Previously during this crate theme, we’ve examined some of the great shows directly influenced by The X-Files in style and tone… but what about the show’s topical siblings across the ages of TV, the other shows that deal with alien invaders of some sort?
Granted, the invasion mythology was just part of what made The X-Files iconic (and many fans would argue that the standalone episodes were usually better); nevertheless, a close encounter with creatures from another world has been a popular television premise from the days of The Twilight Zone and The Outer Limits onward toward today’s Peak TV era. We wanted to gather an eclectic bunch for this week’s Friday Five, and we think you’ll find we succeeded!…
Captain Scarlet and the Mysterons
If you were born any time in the 1980s onward, the word “Supermarionation” probably makes you wonder what Nintendo is up to. In fact, that’s “mario-” as in marionettes, and it refers to the distinctive puppet-animation style of Britain’s Gerry Anderson; by far Anderson’s best-known title is Thunderbirds, but today we’re highlighting another of his retro scifi classics. To be fair, the adventures of galactic security agent Captain Scarlet actually start after mankind invades somewhere else; a misunderstanding leads to an attack on the Martian city belonging to the Mysterons, who subsequently declare war. Leading man Scarlet takes on some of the Mysterons healing abilities, and his James Bond-meets-Buck Rogers style saga begins…
V (original series)
Hey, speaking of the 1980s! – if you were old enough to not get terrified by some freaky reptilian special effects, chances are you were one of the millions who tuned in when invasion epic V made its debut in 1983. The NBC two-parter married classic War of the Worlds paranoia with what, at the time, was cutting edge FX. (Fake-Diana dislodging her jaw to swallow a whole guinea pig really looks goofy now, but in the most endearing way.) And it starred The Beastmaster! Must-See TV! V: The Final Battle followed in ’84, and that title was a total lie because a weekly series (pictured above) eventually arrived, though it was less-beloved than the miniseries events. (We won’t go into the ABC remake from several years back. It still feels like so much wasted potential…)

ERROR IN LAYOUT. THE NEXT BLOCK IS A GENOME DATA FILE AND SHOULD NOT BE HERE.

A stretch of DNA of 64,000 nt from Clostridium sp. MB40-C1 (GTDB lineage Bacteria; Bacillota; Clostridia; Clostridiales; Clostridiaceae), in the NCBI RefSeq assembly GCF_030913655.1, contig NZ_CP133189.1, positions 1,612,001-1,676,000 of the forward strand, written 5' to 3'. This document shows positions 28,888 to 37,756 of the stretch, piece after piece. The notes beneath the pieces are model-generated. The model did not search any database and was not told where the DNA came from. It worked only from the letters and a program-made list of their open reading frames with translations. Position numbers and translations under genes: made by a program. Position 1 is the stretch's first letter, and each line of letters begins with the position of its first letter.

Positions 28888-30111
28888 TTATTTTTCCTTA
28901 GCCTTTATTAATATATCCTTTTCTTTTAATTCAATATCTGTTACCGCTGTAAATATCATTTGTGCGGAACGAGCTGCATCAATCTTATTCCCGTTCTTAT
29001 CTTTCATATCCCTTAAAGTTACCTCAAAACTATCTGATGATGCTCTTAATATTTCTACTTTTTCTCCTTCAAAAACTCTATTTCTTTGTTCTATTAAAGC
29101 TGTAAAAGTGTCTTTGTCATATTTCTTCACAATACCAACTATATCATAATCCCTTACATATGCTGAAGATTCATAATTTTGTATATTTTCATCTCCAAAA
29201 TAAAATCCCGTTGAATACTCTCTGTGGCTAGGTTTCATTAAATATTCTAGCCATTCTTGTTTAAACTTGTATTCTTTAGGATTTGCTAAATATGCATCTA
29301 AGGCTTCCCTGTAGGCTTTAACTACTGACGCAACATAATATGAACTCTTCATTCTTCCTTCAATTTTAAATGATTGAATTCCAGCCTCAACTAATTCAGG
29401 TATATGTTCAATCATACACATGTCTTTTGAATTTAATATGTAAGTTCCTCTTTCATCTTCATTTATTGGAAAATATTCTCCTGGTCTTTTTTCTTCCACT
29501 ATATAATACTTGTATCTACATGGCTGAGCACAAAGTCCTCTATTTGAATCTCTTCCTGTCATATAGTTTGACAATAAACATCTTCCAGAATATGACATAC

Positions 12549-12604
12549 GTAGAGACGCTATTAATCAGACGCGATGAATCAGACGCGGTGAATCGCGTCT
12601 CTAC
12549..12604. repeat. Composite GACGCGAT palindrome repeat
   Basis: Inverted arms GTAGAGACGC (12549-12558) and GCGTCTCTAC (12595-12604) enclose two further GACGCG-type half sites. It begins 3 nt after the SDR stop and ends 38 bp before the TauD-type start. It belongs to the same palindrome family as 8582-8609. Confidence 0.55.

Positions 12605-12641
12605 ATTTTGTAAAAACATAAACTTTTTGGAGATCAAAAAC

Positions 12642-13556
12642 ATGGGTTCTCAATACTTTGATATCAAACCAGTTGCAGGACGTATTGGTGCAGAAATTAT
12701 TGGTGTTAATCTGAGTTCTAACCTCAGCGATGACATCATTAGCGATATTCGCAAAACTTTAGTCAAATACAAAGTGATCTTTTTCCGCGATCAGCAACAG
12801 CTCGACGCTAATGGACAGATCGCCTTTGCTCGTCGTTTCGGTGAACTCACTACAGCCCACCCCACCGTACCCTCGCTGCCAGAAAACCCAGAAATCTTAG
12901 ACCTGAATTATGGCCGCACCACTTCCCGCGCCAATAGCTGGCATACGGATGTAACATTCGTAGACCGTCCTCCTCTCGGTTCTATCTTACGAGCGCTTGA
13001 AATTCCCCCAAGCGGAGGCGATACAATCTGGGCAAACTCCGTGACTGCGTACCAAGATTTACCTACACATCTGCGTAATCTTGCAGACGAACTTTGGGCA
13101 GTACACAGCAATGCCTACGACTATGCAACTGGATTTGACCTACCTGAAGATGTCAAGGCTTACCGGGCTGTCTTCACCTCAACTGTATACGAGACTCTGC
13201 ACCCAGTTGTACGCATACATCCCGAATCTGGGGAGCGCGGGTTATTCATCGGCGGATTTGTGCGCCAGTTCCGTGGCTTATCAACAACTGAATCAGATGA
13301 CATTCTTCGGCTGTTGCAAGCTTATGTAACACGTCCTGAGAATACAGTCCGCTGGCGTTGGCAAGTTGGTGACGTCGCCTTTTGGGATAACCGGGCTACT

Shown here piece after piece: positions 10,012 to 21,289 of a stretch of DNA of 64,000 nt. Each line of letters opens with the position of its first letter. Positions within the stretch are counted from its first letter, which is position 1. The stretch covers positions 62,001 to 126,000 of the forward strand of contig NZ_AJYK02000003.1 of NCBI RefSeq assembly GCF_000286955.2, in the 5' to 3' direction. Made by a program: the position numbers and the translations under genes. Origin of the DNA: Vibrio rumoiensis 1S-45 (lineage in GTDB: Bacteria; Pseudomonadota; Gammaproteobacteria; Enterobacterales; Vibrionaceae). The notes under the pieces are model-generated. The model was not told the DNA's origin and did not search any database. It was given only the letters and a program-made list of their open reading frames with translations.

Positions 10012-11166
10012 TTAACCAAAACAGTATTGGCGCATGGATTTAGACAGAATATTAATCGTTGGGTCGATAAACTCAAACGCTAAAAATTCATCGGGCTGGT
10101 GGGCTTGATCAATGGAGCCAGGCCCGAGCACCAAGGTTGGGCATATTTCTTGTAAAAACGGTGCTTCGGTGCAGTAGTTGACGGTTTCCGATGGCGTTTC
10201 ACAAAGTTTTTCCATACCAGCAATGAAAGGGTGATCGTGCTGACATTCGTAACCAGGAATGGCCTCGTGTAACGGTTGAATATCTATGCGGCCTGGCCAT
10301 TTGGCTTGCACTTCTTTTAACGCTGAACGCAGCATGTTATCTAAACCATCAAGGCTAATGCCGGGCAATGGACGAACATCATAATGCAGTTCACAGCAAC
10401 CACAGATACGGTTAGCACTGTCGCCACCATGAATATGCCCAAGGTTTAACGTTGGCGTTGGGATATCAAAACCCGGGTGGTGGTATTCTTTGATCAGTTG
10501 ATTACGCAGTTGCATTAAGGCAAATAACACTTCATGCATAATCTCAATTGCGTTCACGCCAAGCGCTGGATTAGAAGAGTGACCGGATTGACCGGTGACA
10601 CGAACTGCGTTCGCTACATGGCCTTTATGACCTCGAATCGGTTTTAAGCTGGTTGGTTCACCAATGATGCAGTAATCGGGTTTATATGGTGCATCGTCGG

Back when the CW was still the WB (and before, like its counterpart Buffy the Vampire Slayer, it made the move to UPN eventually), Roswell was at the forefront of teen angst-meets-genre storytelling. And it was, of course, about a real-life conspiracy theory – that aliens landed in Roswell, New Mexico – but the fun twist here is that they’re the most low-key invaders of all time, disguised as teenagers in the nearby town. Where, of course, dreamy Max falls in love with local girl Liz. It only lasted three seasons, but fans were so passionate that they sent bottles of Tabasco sauce (the aliens’ favorite condiment) to the network to try to save it; a reboot of the franchise, also based on Melissa Metz’s book series and entitled Roswell, New Mexico launches later this year. (It likely won’t have that Dido earworm for its opening title, though.)
Probably the most unique thing about TNT’s Falling Skies in the “invaders from another world” genre is its distance from the actual invasion event. Very much a scifi epic of the Walking Dead era (it debuted one year later), the show chooses instead to examine the aftermath of an apocalyptic attack, in which multiple races of aliens have wrestled control of Earth and most of humanity were killed. Noah Wyle takes the scrappy hero persona he honed in the Librarian films and goes way darker, as he tries to protect his son as well as a group of resistance fighters from their captors. Falling Skies lasted four seasons, and blissfully did offer a motive for the aliens’ invasion before it concluded. (Never did seem as creepy as the fact that they straight-up dog-collared and enslaved our kids first, though. Yeesh.)
At first glance, NBC’s current saga of invaders making the lives of Earthlings really damn complicated seems to share a lot of DNA with Falling Skies; both take place after the invaders (here called “Hosts”) have swarmed our cities, and chronicle what life is like after the world “ends”… including, of course, some kind of resistance movement. Where Colony provides its unique spin is hinted at in the title; the hosts have decided, seemingly arbitrarily, to create colonies where a select elite of humanity get to have a comfortable (albeit rationed) existence while the rest of them fend for themselves outside the massive walls. The show therefore has a strong undercurrent of class warfare (and moral obligation to one’s own) sewn into its storytelling, which makes it so compelling; leads Josh Holloway and Sarah Wayne Callies, as a married couple withholding secrets about their allegiances, are the perfect central pair.